My late parents were married at Nelson Street Synagogue December 1945.

  7. hugo cavendish permalink
    October 26, 2012

    Am Yisroel chai!

  8. stu levinson permalink
    April 29, 2013

    Leon… to have devoted your life to this wonderful Shul is indeed a Mitzvah

  9. Robert Rush permalink
    September 22, 2013

    I had the pleasure of visiting the building today during London Open House weekend. Our guide was Mr Silver. He was most charming. As a lapsed CE, baptist Sunday School from German Lutheran stock I had no prior understanding of the Jewish religion but feel I now have some idea. Thank you Leon. Bob

  10. sharron permalink
    September 30, 2013

    Hi Leon.
    I visited Nelson Street on open house London Sept 2013 You gave a great a talk and explained the religion lovely which made it easy to understand having a Jewish partner with family connections in the east end I really enjoyed it. So the Sunday after we came back with more of his family for the 90th birthday service. We was made very welcome and really enjoyed it. Thank you again.
    Sharron Roberts

  11. andy permalink
    November 9, 2013

    I attend Nelson St and it is the source of all for me.
    The one mainstay that exists when I am hurt..or need to gain extra Jewish footing..
    My parents were married here and all my brothers and I were married here.
    please come and support this Shool and stop the place from ever closing.

  12. December 11, 2013

    Leon Silver is the very embodiment of Jewish history in the making. I’m proud to know a person who has devoted himself so deeply to a wonderful cause.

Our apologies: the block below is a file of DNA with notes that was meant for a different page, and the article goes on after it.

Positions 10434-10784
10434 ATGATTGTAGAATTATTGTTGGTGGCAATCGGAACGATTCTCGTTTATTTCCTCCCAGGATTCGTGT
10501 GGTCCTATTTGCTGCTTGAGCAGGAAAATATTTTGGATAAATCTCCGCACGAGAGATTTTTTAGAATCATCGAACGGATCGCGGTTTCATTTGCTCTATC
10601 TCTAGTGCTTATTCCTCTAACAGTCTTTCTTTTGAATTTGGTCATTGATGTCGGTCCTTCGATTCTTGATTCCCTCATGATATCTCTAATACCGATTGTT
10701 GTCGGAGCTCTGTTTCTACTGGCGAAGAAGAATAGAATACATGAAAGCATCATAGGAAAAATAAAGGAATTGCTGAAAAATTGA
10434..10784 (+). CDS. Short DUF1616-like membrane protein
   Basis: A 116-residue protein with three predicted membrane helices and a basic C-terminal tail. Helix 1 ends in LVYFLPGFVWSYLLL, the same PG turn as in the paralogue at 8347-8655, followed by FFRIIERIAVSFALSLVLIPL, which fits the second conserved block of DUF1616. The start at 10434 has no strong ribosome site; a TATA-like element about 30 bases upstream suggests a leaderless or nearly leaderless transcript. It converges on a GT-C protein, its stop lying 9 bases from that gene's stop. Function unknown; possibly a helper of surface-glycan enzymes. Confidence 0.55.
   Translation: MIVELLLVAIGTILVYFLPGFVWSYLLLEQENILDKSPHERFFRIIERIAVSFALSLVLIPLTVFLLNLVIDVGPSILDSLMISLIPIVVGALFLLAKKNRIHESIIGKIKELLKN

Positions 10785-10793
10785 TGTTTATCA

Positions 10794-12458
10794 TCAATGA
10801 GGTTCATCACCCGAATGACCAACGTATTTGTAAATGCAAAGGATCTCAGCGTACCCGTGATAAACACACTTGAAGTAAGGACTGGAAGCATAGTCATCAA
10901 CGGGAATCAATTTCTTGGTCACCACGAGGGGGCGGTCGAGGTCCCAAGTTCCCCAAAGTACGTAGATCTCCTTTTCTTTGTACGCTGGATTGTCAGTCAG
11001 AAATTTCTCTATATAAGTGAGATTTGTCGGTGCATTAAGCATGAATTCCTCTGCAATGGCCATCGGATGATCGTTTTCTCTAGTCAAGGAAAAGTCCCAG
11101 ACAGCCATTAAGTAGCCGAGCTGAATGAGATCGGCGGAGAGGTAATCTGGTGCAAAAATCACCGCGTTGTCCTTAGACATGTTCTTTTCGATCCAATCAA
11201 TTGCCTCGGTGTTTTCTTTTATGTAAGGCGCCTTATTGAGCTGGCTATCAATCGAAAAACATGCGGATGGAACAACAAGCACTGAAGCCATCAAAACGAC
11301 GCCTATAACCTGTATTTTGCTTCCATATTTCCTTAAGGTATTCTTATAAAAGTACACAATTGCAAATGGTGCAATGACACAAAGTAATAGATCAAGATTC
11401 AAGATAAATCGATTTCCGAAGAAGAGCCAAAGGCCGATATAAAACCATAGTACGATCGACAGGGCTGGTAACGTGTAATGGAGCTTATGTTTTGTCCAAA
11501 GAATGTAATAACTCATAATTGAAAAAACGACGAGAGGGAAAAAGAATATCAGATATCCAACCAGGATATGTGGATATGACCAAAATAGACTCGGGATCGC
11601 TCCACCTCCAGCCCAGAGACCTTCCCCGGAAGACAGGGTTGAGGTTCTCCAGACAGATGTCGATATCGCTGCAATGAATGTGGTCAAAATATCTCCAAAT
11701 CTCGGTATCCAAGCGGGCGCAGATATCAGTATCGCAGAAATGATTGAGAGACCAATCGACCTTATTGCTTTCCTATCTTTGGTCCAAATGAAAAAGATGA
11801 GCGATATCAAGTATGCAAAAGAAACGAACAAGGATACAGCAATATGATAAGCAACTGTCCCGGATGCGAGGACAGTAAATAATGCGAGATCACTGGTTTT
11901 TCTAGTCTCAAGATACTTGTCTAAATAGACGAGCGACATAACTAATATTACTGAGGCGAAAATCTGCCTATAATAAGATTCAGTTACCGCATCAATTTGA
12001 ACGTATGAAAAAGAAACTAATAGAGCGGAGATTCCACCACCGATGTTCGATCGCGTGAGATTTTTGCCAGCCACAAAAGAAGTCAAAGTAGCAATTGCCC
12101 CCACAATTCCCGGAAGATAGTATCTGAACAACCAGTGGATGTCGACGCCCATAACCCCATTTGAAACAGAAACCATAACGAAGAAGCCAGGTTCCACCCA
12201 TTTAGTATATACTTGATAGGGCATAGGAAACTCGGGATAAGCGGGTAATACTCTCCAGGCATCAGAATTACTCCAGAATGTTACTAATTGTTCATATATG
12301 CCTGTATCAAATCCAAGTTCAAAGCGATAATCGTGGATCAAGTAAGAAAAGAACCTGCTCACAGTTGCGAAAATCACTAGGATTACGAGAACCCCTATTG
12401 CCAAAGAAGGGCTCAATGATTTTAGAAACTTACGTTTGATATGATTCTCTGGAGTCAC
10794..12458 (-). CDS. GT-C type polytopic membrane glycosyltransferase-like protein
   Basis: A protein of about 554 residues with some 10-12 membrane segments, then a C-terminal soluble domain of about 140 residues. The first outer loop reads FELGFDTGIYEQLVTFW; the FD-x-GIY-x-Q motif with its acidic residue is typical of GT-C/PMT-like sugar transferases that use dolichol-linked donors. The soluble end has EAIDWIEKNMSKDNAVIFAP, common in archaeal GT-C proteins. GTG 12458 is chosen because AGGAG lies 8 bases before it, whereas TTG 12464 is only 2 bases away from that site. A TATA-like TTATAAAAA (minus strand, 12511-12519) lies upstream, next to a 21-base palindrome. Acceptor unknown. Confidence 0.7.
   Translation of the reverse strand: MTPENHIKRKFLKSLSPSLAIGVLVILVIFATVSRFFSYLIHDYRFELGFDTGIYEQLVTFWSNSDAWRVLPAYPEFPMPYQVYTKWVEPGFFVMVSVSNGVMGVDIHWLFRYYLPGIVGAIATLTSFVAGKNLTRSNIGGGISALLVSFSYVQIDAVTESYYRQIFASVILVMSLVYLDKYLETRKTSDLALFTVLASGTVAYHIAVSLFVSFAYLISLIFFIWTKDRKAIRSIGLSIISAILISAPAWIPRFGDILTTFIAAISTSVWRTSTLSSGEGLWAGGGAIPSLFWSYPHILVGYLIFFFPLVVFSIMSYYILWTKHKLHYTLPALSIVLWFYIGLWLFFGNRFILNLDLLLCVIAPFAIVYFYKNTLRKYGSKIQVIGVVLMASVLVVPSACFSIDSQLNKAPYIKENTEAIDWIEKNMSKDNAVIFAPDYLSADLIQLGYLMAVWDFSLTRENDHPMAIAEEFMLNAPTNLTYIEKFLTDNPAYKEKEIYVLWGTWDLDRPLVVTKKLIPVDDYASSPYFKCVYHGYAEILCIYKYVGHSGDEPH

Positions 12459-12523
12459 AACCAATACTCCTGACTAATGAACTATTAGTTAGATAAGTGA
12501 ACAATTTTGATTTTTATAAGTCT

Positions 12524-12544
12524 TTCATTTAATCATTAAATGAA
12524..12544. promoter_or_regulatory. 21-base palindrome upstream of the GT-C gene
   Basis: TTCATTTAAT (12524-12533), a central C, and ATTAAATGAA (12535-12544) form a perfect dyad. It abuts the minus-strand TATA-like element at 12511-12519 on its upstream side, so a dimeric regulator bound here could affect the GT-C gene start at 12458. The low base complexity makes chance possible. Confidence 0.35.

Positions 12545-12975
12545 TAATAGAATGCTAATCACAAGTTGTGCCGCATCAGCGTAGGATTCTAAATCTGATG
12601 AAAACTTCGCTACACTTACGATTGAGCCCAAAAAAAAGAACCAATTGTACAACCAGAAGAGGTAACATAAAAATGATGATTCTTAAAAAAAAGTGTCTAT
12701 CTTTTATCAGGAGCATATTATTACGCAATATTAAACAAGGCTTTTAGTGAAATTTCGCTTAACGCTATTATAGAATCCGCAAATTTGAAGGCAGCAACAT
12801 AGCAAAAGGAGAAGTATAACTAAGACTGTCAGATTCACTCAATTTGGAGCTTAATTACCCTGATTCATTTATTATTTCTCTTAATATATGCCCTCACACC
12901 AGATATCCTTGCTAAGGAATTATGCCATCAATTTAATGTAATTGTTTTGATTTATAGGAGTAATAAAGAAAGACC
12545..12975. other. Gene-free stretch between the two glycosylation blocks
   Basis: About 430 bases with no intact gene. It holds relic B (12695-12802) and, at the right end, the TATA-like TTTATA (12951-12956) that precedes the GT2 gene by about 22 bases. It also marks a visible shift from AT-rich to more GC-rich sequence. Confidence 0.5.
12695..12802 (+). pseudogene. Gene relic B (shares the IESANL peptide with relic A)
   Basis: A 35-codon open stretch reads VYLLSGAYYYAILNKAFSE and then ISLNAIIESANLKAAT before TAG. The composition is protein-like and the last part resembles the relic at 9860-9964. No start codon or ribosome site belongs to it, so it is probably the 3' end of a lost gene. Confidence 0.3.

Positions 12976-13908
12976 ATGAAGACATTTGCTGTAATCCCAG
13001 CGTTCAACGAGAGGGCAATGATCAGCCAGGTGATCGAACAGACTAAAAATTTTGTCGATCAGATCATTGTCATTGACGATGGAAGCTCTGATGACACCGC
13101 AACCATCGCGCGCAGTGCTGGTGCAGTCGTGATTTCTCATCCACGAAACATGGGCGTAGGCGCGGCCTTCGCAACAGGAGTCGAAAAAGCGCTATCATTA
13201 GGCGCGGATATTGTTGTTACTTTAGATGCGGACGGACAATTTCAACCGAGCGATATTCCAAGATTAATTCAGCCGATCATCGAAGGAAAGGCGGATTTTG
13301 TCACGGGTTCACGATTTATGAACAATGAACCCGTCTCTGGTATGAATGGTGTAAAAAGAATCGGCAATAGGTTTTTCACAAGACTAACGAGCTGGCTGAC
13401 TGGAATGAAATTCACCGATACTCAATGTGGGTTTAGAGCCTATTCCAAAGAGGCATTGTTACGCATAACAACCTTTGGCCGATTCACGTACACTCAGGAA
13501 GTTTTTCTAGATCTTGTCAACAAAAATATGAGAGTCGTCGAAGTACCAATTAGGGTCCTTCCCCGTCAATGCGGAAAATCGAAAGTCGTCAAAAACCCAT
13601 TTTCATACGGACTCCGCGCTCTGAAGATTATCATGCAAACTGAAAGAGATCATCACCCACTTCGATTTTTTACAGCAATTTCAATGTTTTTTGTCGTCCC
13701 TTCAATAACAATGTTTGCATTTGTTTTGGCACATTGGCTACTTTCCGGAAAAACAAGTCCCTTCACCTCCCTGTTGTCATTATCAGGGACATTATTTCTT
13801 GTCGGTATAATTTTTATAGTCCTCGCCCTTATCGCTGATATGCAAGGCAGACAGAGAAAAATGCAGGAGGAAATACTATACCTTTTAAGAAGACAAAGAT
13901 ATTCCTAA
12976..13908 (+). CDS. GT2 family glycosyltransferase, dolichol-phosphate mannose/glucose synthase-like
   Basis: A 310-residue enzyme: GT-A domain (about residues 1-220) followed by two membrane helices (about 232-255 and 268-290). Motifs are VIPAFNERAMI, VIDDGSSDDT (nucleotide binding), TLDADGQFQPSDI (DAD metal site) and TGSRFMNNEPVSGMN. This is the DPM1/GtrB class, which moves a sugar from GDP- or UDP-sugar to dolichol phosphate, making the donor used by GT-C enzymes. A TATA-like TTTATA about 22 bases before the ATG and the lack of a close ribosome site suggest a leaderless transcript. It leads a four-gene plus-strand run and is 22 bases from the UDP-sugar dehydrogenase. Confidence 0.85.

Kol HaKavod!

    Frank Shapiro

  13. andy strowman permalink
    February 23, 2014

    The history of the Shool and the celebrations of life there defy description .
    I send best wishes to all and I am very proud to have grown up in Whitechapel .
    My parents got married there .
    My brothers and I got bar mitzvah there .
    Come there and help make up a minyan.
    Andy

  14. Alun Roberts permalink
    March 31, 2014

    I would like to contact Leon who I haven’t seen since 1971

    Alun

  15. justin sirotkin permalink
    April 22, 2015

    Surely one the greatest places in London my great grandfather OBM was the founder member of nelson st a place where I was married

  16. Susan Lorant permalink
    August 2, 2016

    Dear Mr. Silver,
    I recently obtained a copy of the civil marriage document for my parents who were married on November 26, 1937 at the “East London Synagogue,” according to this document. Please can you confirm – or otherwise – that your shul in Nelson Street is one and the same, having been known as the East London CENTRAL synagogue ?
    The record of their marriage is in the civil records of the borough of Stepney of that era. Just a few weeks ago, before i obtained the document, we stayed with dear friends in Wilkes Street. I could have visited the synagogue at that time. I was made aware of you and the shul through the episode of “Yidlife on London” which I throughly enjoyed.
    Best wishes and Shalom,
    Susan Lorant
    Arizona (previously of Hull., East Yorkshire)